The key point in Andrew Sullivan’s recent Newsweek cover story on President Obama is the notion that the president is playing a long game and that, because of his patience, the far-seeing president will outsmart his critics.
Most of Sullivan’s story was contorted logic, but this idea seems absolutely, as the Brits say, spot on. President Obama knows it will take time to complete his transformation of the United States and his every move hinges on that.
Unfortunately, conservatives aren't keeping the long game in mind. There is a growing anger and frustration, reflected in much of the campaign rhetoric, that the 2010 midterms didn’t immediately reverse certain policies and trends.
Michael Barone addresses the issue of conservatives who want it now today in a must-read column headlined “Prudence Is Key to Reversing Obama’s ‘Soft Despotism:’”
Such impatience is unbecoming in those who call themselves "constitutional conservatives." It is James Madison's Constitution that prevents the winners of one election from directing the course of public policy as unilaterally as, to take one example, the British Labor Party marched Britain into a socialist welfare state on the basis of one election victory in 1945.
We have a House of Representatives 100 percent of whose members were elected in a historic Republican year, a president elected in a historic Democratic year, and a Senate two-thirds of whose members were elected in historic Democratic years and one-third in a historic Republican year.
It should not be surprising that they cannot agree on policy. Most of the high-minded folk who decry "gridlock" would like the Republican House to say uncle. The Republicans bemoaning their leaders' lack of boldness imagine that if they force confrontation they can somehow prevail.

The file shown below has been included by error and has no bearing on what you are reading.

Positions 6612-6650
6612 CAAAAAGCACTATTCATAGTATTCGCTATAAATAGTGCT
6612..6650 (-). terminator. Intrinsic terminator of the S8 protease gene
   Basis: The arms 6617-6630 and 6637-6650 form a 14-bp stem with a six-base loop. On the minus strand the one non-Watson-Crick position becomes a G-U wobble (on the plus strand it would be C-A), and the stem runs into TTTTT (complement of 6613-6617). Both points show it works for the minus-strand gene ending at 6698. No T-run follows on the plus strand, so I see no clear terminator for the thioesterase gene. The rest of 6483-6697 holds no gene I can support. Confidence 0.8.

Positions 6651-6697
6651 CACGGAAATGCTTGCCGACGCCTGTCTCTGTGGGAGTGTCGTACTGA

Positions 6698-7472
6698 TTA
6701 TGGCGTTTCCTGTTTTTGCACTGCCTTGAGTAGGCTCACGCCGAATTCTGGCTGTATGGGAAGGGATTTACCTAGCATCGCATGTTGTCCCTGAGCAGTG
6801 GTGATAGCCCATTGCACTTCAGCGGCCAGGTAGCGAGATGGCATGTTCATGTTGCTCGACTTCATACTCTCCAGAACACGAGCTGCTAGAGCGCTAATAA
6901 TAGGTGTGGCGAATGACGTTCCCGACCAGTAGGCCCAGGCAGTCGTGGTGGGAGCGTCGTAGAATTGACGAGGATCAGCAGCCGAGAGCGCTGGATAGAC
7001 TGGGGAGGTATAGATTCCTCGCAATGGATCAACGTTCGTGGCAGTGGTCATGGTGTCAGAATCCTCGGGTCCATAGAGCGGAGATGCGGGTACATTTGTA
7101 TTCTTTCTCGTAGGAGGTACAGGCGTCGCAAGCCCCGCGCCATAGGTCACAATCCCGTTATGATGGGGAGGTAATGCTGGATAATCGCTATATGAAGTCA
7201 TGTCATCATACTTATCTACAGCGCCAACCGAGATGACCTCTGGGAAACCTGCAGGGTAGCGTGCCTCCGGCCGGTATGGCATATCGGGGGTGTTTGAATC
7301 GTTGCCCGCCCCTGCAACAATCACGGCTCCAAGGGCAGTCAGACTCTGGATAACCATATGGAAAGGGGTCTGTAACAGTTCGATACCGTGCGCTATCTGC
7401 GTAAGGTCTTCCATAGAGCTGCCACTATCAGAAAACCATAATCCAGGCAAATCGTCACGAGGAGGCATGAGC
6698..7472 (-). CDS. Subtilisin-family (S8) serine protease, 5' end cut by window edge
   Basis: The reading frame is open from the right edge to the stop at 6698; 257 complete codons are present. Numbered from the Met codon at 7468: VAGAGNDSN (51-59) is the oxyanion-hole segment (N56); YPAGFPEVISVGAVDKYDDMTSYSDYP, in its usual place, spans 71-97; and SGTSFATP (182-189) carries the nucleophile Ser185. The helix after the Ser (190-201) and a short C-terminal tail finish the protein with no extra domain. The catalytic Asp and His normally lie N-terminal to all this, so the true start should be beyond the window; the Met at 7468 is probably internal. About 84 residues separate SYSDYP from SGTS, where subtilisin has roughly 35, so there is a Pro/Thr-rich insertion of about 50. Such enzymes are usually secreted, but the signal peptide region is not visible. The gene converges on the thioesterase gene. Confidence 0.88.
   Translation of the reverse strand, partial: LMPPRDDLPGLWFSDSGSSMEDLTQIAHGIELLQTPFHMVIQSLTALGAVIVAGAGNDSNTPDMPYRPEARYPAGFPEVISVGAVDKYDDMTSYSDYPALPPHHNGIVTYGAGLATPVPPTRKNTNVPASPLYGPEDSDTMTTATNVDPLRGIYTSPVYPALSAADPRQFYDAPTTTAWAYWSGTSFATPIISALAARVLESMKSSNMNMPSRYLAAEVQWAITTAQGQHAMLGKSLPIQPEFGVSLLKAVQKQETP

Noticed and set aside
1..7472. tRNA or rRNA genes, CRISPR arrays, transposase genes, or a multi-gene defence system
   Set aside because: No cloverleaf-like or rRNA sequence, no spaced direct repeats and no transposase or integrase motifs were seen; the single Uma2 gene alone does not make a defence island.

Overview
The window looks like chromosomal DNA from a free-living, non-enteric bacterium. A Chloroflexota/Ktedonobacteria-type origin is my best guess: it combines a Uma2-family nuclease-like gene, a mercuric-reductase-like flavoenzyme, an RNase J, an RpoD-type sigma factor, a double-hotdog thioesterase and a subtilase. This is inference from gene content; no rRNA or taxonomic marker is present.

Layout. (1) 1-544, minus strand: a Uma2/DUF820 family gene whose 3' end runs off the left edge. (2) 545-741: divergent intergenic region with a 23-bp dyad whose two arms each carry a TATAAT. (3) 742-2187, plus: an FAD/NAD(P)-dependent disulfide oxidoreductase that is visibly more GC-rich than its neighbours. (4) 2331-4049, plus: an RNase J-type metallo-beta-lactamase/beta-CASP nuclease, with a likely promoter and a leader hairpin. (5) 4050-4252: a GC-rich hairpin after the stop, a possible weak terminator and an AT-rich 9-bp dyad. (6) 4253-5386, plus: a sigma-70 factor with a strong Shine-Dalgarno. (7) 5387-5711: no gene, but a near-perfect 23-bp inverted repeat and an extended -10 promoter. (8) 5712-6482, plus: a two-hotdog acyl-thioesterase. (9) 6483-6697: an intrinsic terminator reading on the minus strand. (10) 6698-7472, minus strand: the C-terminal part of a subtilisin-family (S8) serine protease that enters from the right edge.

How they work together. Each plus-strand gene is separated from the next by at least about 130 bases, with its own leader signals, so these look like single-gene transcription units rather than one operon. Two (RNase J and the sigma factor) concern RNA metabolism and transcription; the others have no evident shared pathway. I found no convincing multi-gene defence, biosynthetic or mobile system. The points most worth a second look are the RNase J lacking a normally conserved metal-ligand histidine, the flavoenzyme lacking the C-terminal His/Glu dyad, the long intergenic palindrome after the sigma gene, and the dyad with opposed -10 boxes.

Neither can succeed in the framework the Framers gave us — not until another election.
By the way, in calling for prudence, Barone doesn’t understate what is at stake—to the contrary, he writes that the conservatives want to turn back what Alexis de Tocqueville characterized as “soft despotism.”
When De Tocqueville visited the young United States in the 1830s, he saw a nation of voluntary civic organizations, a populace that engaged with the local government and believed in religion as a force to instill self-discipline and moderation. But, as Barone notes, the great thinker also foresaw the perils we now face:
Above a democratic populace, he writes, "an immense tutelary power is elevated, which alone takes charge of assuring their enjoyments and watching over their fate. It is absolute, detailed, rigid, far-seeing and mild. It would resemble paternal power if, like that, it had for its object to prepare men for manhood; but on the contrary, it seeks only to keep them fixed irrevocably in childhood; it likes citizens to enjoy themselves. It willingly works for their happiness; but it wants to be the unique agent and sole arbiter of that."
Thus Tocqueville, writing in the 1830s, foresees Obamacare and the crony capitalism that produces a Super Bowl commercial from a government- and union-controlled company that seeks Obama's re-election.
Please read the entire column (and maybe Democracy in America is a good book for the campaign season?) to know what is at stake and to read a good argument for playing the long game.